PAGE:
The most famous cherry blossom viewing spots in Sendai are Tsutsujigaoka-koen Park, Nishi-koen Park, and Nishikigaoka-koen Park. All are located near the city center and accessible by train, subway, or within a 20-minute walk. In the south of the city, Mikamine-koen Park reigns supreme. The spacious hillside park provides plenty of areas to picnic, even if its parking lot is far from sufficient during the flower viewing rush. While all the locals seem to have their own local cherry blossom spot, I wanted to share a recent surprise in the south of Sendai which is easier to access and far less crowded than Mikamine: Happonmatsu Park (八本末公園).
The tiny neighborhood of Happonmatsu is located just an 10-minute walk from Nagamachi Station (JR/subway) or Nagamachi-Itchome Station (subway). The park is tucked away inside a residential area behind the Happonmatsu Citizen Center. Most of the year the park is a pleasure for families, but nothing special. The wide grounds are perfect for running around with kids or dogs, a small playground is popular for the little ones, abundant greenery borders the park, and there is a barrier-free restroom. The time worth a special trip is during mid-April, Sendai's cherry blossom season.
Happonmatsu (incorrectly labeled on Google maps as "Hachihonmatsu") means "eight pine trees". There must be some historic connection to the name, but I couldn't track down any information and there were no pine trees in the park. Instead, the park has around 20 pink cherry trees. Several in a row line the far end of a field. Others dot the paved path and around the playground area. And the real surprise is a tunnel of cherry trees! Both sides of a path are lined with cherries, just begging for a photo shoot! Trees during full bloom are sure to be amazing, but the scene of falling cherry blossom petals and the tunnel's gray concrete path turned pink also makes for a special memory. By coincidence, a sakura-colored pink flower deliver truck was passing, so of course I took a fun picture!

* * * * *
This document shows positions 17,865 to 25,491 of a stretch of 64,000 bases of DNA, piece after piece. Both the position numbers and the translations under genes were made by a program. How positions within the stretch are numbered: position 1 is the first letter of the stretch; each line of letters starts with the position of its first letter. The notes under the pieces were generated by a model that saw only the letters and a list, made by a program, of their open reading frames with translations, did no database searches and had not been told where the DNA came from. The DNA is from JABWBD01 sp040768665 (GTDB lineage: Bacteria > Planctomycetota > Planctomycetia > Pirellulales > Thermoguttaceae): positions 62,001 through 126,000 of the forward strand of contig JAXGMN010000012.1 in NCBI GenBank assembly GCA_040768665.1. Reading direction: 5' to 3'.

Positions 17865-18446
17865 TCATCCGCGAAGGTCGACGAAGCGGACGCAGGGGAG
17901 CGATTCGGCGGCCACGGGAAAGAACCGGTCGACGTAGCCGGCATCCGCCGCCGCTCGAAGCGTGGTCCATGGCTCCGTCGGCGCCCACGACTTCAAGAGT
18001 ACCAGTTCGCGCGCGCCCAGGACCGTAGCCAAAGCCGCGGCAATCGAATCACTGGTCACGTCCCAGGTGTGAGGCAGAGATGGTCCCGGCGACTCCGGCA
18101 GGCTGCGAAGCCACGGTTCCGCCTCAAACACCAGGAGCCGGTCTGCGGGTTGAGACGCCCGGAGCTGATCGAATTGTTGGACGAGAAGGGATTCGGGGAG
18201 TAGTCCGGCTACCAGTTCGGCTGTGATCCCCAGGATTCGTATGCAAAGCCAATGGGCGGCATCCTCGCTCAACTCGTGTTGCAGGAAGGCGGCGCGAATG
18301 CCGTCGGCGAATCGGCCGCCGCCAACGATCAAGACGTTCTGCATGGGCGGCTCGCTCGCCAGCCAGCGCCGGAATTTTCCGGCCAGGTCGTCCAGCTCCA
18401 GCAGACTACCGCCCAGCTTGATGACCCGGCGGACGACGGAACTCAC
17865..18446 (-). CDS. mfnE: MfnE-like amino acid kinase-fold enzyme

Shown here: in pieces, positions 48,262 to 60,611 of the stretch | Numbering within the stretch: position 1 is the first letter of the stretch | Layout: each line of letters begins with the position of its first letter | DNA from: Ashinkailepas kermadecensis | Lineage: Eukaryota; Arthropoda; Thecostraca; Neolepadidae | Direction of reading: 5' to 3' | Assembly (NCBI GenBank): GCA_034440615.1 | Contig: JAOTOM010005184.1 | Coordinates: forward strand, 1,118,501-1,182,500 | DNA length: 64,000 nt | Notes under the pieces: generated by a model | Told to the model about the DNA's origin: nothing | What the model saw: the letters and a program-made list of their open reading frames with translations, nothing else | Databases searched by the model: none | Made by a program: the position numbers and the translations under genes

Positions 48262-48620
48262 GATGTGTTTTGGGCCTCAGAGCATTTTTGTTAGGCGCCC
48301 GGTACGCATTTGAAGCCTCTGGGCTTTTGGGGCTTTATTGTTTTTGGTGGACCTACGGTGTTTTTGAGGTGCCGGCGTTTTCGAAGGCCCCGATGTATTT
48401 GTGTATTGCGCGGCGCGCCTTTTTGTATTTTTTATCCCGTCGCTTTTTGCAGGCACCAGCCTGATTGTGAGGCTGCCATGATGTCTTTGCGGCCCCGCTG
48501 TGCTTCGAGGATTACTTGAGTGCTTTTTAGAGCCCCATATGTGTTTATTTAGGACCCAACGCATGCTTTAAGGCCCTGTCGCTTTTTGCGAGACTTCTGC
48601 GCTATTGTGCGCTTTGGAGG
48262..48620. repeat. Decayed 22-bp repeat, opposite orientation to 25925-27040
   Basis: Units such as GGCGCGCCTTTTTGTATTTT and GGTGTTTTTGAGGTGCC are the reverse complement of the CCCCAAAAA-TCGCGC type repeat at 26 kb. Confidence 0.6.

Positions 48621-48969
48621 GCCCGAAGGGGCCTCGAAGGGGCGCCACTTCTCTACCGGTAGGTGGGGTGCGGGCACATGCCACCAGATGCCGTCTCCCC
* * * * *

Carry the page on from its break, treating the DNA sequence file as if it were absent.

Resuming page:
I'll share a few things to keep in mind in case you decide to visit. During my visit, there were just a few people snapping pictures, but no picnics going on (though it seems perfectly OK). Several of my friends didn't know about this spot, so it does still seem to be under the radar. Do be careful going on weekday afternoons because the adjacent children's center will finish and all the kids generally play in the park afterwards. Trees here seem quite old given their large size, so there is plenty to enjoy. There is no immediate stores to buy food, so purchase near a station and carry.
10-minute walk from Nagamachi Station (JR/subway) or Nagamachi-Itchome Station (subway).